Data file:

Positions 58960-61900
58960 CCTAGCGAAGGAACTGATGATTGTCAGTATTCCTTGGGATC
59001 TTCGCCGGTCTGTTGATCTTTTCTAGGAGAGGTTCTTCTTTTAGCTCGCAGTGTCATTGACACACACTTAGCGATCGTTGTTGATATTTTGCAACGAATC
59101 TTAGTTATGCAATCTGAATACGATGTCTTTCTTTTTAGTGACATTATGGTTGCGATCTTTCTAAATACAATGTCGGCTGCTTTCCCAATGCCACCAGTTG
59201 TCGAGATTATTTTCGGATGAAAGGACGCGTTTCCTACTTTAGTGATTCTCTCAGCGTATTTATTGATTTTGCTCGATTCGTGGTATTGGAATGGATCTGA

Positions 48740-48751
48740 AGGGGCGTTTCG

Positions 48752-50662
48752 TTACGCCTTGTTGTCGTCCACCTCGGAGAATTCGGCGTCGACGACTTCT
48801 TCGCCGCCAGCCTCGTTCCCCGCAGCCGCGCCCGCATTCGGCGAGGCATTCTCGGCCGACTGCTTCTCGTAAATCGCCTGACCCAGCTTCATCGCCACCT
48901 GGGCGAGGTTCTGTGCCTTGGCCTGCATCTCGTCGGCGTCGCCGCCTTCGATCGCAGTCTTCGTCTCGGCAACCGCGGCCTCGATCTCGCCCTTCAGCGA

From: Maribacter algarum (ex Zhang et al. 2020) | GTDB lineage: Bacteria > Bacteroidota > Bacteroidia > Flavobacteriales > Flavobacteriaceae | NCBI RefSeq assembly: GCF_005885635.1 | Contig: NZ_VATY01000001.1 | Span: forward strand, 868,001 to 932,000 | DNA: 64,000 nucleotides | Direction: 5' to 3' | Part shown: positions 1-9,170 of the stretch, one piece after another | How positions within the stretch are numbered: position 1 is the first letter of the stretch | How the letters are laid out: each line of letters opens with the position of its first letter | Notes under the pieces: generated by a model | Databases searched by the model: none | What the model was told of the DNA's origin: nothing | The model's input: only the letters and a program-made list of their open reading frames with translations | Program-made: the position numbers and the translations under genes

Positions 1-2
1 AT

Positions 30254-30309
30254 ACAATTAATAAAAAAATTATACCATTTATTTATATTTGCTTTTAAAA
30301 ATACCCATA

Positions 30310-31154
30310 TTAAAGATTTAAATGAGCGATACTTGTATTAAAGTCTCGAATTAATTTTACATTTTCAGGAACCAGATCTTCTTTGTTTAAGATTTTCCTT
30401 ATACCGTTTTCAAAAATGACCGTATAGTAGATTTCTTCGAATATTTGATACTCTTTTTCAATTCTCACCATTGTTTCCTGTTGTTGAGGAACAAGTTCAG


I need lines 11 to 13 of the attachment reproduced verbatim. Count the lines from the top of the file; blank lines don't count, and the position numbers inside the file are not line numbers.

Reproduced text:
48901 GGGCGAGGTTCTGTGCCTTGGCCTGCATCTCGTCGGCGTCGCCGCCTTCGATCGCAGTCTTCGTCTCGGCAACCGCGGCCTCGATCTCGCCCTTCAGCGA

From: Maribacter algarum (ex Zhang et al. 2020) | GTDB lineage: Bacteria > Bacteroidota > Bacteroidia > Flavobacteriales > Flavobacteriaceae | NCBI RefSeq assembly: GCF_005885635.1 | Contig: NZ_VATY01000001.1 | Span: forward strand, 868,001 to 932,000 | DNA: 64,000 nucleotides | Direction: 5' to 3' | Part shown: positions 1-9,170 of the stretch, one piece after another | How positions within the stretch are numbered: position 1 is the first letter of the stretch | How the letters are laid out: each line of letters opens with the position of its first letter | Notes under the pieces: generated by a model | Databases searched by the model: none | What the model was told of the DNA's origin: nothing | The model's input: only the letters and a program-made list of their open reading frames with translations | Program-made: the position numbers and the translations under genes

Positions 1-2